Her topic was perfect as we prepare for one-on-one pitch sessions at our July 23 annual conference, with Avalon Books Editor Lia Brown and Literary Agent Louise Fury of The L. Perkins Agency — “The Editor/ Agent Pitch Session: How to Make it a Success!”

We live-tweeted during the meeting until Twitter gave us a message that we had exceeded the number of posts allowed. Follow us on Twitter at @OzarksRomance!

Here is the entire transcript of the live-tweet:

June 4, 2011 — 1:10 p.m. CT

Kelly Henkins writes as Angela Drake. Her site is http://angeladrake.blogspot.com/
She is speaking to Ozarks Romance Authors today http://ow.ly/53hr3
Topic: How to have a successful pitch session with editor or agent http://ow.ly/53hr3

Register for our 7/23/11 conference for 2 pitch opportunities #sgf #mo #amwriting http://ow.ly/4lZmp

Avalon Editor Lia Brown and Lit Agent Louise Fury will take pitches at our 7/23 conf http://ow.ly/4lZmp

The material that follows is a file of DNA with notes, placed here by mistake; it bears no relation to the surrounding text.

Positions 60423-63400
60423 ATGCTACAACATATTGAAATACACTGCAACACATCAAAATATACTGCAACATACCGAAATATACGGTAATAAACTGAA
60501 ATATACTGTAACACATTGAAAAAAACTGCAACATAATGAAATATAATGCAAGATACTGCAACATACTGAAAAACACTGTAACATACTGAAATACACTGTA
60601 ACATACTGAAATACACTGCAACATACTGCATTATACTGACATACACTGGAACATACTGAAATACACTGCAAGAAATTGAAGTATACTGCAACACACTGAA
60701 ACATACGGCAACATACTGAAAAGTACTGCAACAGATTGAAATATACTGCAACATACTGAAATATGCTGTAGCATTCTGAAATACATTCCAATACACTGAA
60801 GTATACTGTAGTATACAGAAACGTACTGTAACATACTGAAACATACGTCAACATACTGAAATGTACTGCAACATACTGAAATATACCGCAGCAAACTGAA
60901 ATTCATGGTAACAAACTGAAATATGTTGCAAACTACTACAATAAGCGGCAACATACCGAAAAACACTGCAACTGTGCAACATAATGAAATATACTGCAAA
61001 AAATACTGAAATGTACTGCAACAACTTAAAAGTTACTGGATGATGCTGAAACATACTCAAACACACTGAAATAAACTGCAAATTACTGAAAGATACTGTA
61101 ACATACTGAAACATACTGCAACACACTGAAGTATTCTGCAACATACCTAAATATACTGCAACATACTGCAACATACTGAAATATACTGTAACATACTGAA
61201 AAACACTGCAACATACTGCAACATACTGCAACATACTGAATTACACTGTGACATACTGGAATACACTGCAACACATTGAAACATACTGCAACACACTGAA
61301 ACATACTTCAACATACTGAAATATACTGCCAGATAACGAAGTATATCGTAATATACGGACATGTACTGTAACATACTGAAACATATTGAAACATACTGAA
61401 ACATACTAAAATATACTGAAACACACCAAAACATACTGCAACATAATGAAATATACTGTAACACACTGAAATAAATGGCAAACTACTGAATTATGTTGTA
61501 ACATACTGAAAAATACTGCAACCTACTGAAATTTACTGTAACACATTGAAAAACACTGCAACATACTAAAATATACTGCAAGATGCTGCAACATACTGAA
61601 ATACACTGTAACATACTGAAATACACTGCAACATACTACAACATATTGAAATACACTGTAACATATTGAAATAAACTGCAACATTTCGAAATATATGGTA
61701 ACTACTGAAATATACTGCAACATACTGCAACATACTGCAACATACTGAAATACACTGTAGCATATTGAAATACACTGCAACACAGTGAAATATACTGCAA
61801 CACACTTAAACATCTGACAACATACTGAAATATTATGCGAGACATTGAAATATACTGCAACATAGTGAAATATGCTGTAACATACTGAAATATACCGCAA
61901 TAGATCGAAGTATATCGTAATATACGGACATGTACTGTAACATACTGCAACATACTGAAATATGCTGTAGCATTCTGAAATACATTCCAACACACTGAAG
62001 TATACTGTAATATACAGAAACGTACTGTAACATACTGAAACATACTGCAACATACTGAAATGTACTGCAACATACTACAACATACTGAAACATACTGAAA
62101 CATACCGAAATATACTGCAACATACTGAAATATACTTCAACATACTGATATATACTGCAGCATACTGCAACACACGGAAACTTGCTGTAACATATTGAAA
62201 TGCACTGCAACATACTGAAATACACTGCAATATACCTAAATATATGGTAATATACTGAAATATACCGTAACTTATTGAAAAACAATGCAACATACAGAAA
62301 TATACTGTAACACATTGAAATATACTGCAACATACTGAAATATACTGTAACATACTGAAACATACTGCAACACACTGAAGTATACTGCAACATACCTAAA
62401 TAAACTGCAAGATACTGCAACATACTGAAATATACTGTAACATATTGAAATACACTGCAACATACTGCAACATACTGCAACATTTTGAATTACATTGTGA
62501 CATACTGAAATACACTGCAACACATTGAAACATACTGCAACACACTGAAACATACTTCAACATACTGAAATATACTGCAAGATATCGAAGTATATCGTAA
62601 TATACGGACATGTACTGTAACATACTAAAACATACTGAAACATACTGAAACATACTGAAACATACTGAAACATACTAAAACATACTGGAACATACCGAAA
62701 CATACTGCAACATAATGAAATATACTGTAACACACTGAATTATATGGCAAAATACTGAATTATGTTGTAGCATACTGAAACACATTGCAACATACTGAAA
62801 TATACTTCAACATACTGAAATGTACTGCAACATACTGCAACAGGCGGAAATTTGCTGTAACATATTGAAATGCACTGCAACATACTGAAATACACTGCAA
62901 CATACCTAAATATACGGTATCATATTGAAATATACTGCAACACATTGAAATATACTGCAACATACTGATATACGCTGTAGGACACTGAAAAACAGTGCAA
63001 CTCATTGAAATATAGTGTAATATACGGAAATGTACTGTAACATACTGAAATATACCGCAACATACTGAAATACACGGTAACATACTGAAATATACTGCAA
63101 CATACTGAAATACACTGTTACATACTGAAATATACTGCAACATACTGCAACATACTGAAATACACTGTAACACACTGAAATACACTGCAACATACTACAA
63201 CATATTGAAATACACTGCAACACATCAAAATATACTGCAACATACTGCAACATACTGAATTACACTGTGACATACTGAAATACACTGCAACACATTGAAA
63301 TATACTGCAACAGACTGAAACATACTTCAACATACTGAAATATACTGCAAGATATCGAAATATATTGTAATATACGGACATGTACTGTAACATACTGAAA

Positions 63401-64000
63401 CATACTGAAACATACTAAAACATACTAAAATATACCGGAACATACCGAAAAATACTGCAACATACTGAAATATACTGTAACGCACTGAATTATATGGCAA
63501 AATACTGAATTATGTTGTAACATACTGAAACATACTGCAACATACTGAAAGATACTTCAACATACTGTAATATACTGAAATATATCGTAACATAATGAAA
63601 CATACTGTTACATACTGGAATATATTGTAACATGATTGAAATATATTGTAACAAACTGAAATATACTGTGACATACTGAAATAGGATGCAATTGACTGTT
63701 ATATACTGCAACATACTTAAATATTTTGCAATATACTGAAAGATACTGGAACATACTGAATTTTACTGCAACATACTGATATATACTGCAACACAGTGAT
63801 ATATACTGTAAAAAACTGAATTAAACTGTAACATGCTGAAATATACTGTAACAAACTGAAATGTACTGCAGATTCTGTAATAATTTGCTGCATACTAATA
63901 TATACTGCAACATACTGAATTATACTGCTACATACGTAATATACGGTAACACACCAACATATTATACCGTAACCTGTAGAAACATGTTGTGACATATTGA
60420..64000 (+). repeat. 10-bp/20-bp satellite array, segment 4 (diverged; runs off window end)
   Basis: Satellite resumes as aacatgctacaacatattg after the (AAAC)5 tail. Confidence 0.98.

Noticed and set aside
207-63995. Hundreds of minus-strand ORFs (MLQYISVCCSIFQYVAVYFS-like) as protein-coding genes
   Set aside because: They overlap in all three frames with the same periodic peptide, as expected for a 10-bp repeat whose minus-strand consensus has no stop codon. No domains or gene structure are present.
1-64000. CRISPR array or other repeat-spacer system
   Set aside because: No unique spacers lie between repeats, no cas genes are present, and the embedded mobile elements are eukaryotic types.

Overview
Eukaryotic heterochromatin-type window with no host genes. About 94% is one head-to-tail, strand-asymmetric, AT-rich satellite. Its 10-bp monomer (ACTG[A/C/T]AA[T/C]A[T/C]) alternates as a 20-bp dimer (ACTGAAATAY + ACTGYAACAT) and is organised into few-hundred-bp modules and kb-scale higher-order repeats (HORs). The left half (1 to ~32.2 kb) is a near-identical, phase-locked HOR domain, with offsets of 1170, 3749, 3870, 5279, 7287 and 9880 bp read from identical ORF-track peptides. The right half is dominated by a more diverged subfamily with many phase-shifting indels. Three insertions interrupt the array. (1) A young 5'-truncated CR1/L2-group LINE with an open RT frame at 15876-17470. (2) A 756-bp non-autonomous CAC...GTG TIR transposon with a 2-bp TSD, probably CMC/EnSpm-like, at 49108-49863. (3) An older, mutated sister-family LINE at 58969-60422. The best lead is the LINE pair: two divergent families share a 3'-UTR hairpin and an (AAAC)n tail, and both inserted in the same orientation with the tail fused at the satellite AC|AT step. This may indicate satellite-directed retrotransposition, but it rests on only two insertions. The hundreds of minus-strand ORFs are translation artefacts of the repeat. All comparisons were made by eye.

Everything is a “what if” that moves the story forward.

Same with your writing career.

Must continue to ask “what if” to move your writing career forward.

Pitching is one of those “what if’s.”

When will you have another chance to pitch your book to an editor or agent?

What if you don’t pitch at our conference 7/23/11?

When will you have another chance to pitch? Need to take advantage of this opportunity.

Kelly’s info on pitching was a result of a last-minute pitch opp with an editor 10 years ago.

She gave her 1st, 2nd, and 3rd choices for pitching at the conference.

Got her conf packet and found out she was able to pitch to 2 that day.

Advice on having a great pitch?

Don’t be nervous.

Kelly/Angela walked out of her first pitch session EVER with a request for full manuscript.

Agents/Editors told Kelly they are amazed by # of writers who have no idea what to do/say in pitch session.

Pitch session is like a job interview. Prepare for this!

You lose out if you don’t target right editor/agent when pitching.

Sure, you’ll be nervous. But be as prepared as possible.

Editors/agents are people, just like you. They’ve been on job interviews, been nervous, too.